Aäläm-Wärqe Davidian's "The Fig Tree" won the Audentia Award for best film by a female director at the Toronto International Film Festival, taking home a 30,000 Euro grant.
Israeli director Guy Nattiv won the Fipresci Jury Award for Special Presentations for his first American film called "Skin."
The most important prize at the Canadian festival – the People's Choice Award – went to Peter Farrelly's film "Green Book." The prize has been won in the past by movies that went on to win Oscars in the best-film category or were favorites to do so, such as "The King's Speech," "12 Years a Slave" and "La La Land."
"Green Book," starring Viggo Mortensen and Mahershala Ali, is based on the true life story of classical pianist Don Shirley, who in the course of a concert series in the southern U.S. in 1962 hired a white driver for his own safety.
Nattiv's film, who lives in the U.S., is about a neo-Nazi youth who decides to change his life and turn his back on hatred and violence, which he does with the aid of a black activist and a woman he loves. The movie was produced by Oren Moverman and purchased this week by the A24 film distribution company.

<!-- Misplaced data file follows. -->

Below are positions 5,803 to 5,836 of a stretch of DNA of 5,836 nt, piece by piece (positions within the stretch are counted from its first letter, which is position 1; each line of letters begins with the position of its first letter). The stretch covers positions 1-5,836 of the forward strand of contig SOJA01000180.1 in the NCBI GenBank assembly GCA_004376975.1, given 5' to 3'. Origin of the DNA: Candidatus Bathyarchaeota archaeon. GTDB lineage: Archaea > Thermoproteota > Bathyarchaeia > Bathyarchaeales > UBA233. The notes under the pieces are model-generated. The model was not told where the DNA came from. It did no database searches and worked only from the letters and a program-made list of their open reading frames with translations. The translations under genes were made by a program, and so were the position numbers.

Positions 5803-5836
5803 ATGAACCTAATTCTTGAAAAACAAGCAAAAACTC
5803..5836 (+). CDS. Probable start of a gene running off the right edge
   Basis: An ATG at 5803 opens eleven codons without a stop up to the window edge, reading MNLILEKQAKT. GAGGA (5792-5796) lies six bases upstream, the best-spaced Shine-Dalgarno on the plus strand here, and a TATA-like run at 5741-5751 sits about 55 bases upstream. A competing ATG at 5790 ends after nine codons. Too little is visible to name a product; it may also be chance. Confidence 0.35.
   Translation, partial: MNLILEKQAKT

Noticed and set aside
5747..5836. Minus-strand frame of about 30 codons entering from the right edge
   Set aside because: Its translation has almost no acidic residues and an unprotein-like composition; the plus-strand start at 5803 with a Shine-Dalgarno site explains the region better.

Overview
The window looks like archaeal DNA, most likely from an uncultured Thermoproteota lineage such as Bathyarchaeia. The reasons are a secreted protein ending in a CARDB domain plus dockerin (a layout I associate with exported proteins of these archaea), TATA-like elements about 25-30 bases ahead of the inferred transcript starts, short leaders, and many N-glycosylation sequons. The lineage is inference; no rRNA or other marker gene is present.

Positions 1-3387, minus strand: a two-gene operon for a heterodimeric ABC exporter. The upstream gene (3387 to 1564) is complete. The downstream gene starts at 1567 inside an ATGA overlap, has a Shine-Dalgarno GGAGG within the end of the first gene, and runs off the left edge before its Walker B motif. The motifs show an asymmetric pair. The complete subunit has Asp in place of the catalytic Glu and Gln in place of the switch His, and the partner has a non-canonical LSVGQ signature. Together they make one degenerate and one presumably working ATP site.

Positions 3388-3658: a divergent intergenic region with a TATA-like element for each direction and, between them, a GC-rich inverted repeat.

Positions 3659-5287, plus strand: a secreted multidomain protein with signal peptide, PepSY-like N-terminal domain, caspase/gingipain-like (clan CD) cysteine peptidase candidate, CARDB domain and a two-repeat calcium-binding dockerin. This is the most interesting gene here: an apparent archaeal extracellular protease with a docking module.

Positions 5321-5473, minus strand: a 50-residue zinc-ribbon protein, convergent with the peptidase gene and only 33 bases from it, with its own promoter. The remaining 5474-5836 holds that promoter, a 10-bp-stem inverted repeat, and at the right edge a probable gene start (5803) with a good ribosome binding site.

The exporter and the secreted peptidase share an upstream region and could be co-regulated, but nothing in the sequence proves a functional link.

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"The Fig Tree" produced by Naomi Levari and Saar Yogev from Black Sheep Film Productions is Davidian's feature debut. It defeated 12 other films and also debuted at the festival as part of the "Discovery Section."
Davidian, who immigrated to Israel from Ethiopia at the age of 11, filmed the movie in her hometown, Addis Ababa, in Amharic, with a team of local actors. It takes place at the end of the 1980s and the early 1990s and tells of Mina, a young woman who is friends with Ali and meets with him under the fig tree.
While he is hiding from the authorities to avoid being drafted for the civil war taking place at that time, Mina's family is preparing to immigrate to Israel. Mina doesn't want to leave Ali and so she comes up with a plan for him to join her family on their journey.
The Israeli-German-French co-production was shown at the festival with five other Israeli movies: Avi Nesher's "The Other Story," "Redemption" by Yossi Madmoni and Boaz Yehonatan Yaacov, "Working Woman" by Michal Aviad, "The Dive" by Yona Rosenbauer and "Tel Aviv on Fire" by Sameh Zoabi – all in the "Contemporary World Cinema" category.